Originally Posted by 009jim
I stayed on the main sealed roads and largest gap between points of civilization was 286km (http://www.mvermeulen.com/oneyear/Ph...llery3/397.htm). There were descriptions such as this one (http://members.iinet.net.au/~bikefish/westcoast.htm) that gave points of water stops. I also found the Caravaner's guide with camp locations to be helpful. For example, the bikefish site above gives a few water points in between that 286km gap between Roebuck and Sandfire roadhouses.
Finances are going to depend on the cycling style including where you stay, etc. Amounts have likely changed some but Andrew and Joanne kept track of their 23-month trip finances around Australia and recorded it here: http://www.where2pedalto.com/finance.htm
Originally Posted by someguy1357
I didn't necessarily do my trip on the cheap (though in large stretches the only lodging choices was camping, or in some cases a donga at a roadhouse). However, the exchange rate has made the Australian $ much stronger in past decade so I'd have to save more for equivalent trip today than 2001. This is the list of equipment I brought: http://www.mvermeulen.com/oneyear/equipment.htm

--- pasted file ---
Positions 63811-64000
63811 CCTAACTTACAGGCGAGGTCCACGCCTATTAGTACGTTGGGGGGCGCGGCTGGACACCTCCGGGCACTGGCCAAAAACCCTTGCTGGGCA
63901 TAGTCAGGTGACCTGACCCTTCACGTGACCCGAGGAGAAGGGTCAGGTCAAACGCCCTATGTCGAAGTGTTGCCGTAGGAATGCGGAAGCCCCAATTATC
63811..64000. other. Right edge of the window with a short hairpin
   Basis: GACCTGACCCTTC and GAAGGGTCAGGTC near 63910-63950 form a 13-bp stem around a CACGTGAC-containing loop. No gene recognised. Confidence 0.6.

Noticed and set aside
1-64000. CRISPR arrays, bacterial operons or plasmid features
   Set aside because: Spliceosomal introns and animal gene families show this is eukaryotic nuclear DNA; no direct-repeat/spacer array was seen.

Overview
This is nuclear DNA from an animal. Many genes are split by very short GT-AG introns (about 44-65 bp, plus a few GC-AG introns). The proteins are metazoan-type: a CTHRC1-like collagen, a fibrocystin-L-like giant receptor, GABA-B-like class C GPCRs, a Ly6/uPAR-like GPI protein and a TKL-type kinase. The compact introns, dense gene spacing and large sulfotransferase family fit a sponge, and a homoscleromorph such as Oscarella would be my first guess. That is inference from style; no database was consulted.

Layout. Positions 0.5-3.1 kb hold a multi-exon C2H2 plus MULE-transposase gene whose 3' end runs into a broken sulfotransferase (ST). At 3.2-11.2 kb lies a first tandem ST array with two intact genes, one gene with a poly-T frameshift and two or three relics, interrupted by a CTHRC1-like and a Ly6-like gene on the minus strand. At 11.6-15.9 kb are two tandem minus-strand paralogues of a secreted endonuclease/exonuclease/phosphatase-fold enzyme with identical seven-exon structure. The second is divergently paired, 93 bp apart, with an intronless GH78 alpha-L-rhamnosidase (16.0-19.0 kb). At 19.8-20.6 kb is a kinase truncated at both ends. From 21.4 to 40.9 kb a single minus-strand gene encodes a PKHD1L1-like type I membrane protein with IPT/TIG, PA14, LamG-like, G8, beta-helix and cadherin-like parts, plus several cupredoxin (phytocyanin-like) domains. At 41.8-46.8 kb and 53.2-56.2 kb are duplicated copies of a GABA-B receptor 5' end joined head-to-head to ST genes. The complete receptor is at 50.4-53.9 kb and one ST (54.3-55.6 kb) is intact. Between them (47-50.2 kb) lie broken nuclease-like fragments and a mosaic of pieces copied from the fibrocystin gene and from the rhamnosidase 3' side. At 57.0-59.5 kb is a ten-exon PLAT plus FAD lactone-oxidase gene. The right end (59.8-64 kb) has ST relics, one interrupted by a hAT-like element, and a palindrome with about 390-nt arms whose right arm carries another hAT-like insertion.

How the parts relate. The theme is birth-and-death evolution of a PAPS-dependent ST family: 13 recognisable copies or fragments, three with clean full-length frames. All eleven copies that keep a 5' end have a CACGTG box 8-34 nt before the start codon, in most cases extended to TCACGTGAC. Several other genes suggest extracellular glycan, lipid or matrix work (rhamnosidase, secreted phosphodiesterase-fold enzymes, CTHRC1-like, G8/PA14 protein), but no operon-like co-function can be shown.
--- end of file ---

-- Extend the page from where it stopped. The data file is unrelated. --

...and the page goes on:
If you haven't done a lot of touring yet, I'd recommend doing some shorter tours before. Probably no better way to work out your own style as well as refining your own equipment list. It also tells whether the rough time frame is realistic for yourself or whether you likely want to go quicker or slower than this (e.g. a year is perfectly reasonable time, though I found my trip of 8 months was long enough and I was happier spending the other 4 months of that year cycling elsewhere in addition to Australia).
Has opinion, will express
Some things off the top of my head:
1. How old are you? Have you looked into visa arrangements? A tourist visa for a 30+ year-old lasts for three months. If you are under 30, you can come in on a working holiday visa, but at the end of the renewal intervals you have to prove you have been working and can continue to work. Renewing visas is not easy out in the middle of nowhere. One former poster here was banned from entering Australia again for seven years when he remained in the country after his visa expired.
2. Be aware that the wet is a major weather obstacle in Northern Australia, and occurs in summer (ie, anytime from November through to March). They can be light or they can result in major, major flooding that has communities cut off for weeks.
3. Australia is a big country. It has as low population density. If you like having people around you, or live in a big city in the US, for example, the isolation and solitude might get to you.
4. The coastal routes look attractive on the map, but the residential population gravitates to the coastal regions, which can make some (but not all) along the eastern seaboard unpleasant to ride.